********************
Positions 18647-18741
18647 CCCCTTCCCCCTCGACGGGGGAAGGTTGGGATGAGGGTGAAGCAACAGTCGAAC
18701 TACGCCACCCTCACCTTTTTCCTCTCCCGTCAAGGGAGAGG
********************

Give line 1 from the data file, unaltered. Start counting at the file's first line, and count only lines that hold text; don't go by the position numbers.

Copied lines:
Positions 18647-18741